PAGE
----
The challenge is that banks do not know who is going to engage in strategic default, or when. Even in a crisis, people often continue making their mortgage payments, so lenders have incentive to take a wait-and-see approach. In the meantime, the household may be restraining consumption and ultimately opt for strategic default. “So from the standpoint of the macroeconomy, the lender may have the timing wrong,” Eberly says. “It’s a tricky incentive problem.”
She suggests that the government encourage write-downs (perhaps through incentive payments to lenders or by easing and standardizing the modification process). Moreover, if the government itself owns the mortgage (say, through Fannie Mae, Freddie Mac, or the Federal Housing Authority), it could have a direct incentive to write down its own loans and avoid losses from strategic defaults.
Redesign for the Future
The researchers encourage a proactive approach to future crises. How? By redesigning mortgages to automatically adjust terms in the face of a major housing downturn.
“People love 30-year fixed-rate mortgages,” Eberly says. “They’re comfortable and predictable. But that type of contract can be a problem in a crisis.” Specifically, a fixed rate prevents homeowners from easily taking advantage of lower interest rates to decrease their house payments. A lower rate would also mean more homeowners may choose to keep paying their loans; their payments fall for the life of the loan, and hence the value of their debt drops.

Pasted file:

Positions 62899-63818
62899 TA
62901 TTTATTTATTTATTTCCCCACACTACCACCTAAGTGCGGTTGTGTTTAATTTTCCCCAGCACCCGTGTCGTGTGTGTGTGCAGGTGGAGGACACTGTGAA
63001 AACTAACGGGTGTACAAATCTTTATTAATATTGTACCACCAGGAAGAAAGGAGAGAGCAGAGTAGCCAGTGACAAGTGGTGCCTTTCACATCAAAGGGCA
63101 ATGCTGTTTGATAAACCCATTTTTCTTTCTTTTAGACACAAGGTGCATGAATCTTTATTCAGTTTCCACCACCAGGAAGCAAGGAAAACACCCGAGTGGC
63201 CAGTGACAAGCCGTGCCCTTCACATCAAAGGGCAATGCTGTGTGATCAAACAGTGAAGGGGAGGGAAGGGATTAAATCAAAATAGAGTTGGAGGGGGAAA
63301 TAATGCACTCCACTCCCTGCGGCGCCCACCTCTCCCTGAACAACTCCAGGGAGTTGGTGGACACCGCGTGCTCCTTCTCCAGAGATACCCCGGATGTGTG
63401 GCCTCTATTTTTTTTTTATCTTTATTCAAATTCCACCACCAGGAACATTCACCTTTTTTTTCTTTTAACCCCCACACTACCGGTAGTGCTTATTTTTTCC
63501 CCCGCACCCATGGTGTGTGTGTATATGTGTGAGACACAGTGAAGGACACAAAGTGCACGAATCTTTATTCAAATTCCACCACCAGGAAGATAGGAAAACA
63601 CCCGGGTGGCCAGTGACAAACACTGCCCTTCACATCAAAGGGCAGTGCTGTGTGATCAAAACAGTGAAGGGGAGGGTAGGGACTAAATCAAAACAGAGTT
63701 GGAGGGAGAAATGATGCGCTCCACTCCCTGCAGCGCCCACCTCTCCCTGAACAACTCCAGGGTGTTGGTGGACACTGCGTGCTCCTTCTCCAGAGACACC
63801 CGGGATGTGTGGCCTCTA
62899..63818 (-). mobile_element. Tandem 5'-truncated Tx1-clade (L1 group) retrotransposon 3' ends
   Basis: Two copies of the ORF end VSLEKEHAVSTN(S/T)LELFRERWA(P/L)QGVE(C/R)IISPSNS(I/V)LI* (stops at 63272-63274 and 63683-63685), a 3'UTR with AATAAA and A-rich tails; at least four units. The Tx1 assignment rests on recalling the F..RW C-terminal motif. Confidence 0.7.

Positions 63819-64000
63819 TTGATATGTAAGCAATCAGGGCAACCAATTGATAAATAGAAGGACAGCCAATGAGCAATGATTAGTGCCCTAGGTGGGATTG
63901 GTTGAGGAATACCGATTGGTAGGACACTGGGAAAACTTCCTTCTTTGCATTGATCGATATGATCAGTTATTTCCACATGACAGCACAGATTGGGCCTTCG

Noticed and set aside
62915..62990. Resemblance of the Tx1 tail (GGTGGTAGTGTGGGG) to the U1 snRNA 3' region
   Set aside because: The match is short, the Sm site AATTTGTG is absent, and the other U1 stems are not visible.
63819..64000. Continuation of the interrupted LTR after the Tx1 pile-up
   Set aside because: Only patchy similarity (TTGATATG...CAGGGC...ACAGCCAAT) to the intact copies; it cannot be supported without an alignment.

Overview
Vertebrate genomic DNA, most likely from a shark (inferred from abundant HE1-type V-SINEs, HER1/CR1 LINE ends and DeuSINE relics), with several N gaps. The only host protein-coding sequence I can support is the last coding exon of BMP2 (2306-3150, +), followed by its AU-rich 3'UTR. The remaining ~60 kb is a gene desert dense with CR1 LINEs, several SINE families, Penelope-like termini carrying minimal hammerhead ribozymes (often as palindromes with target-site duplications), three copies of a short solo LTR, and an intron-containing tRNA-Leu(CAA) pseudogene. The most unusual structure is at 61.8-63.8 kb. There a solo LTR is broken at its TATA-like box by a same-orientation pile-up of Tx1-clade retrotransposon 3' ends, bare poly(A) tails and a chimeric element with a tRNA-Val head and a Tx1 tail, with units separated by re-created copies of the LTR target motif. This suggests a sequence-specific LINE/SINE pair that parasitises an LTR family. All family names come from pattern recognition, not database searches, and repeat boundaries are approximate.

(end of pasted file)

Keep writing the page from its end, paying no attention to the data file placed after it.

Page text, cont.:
“Automatic refinancing is powerful,” Eberly says. “If market rates go significantly lower, your mortgage rate and payment go lower.”
Automatic-reset mortgages would act as a stabilizer, immediately lowering payments, which in turn helps preserve vital broader spending during a crisis. Importantly, such contracts would enable any mortgage holder to take advantage of lower rates, not just those who manage to prepay and refinance their loan. And such mortgages would reduce the risk of default, benefiting households and lenders, and reducing the cost of automating the refinance.
“People should think of automatic-reset mortgages as similar to insurance,” Eberly says. “They may cost more, but they have benefits to lenders and borrowers, and might help you stay in your house.”
This contract-driven approach is not that different than the prepayment option currently included in fixed-rate mortgages. While federal programs like HARP and HAMP have brought payments and debt levels down for some borrowers, after seeing them in action, it is clear that they would have had more power “larger, earlier,” according to Eberly.
One big advantage of automatic-reset mortgages is their automaticity: they involve much less work (and stress) for all parties, enabling faster, large-scale change. “Imagine if you just got a letter from your lender saying your payment is going down, instead of being invited to apply, fill out paperwork, and wait for approval,” Eberly says.
The researchers’ model could also provide insights that go far beyond the housing market. Consider college loans. “You’re talking about investment in human capital [education],” Eberly says. “It’s large in scale, the government is a big player, and there’s also a parallel private market. So we can use the model to think about risk and implications for the broader economy.”
Artwork by Yevgenia Nayberg.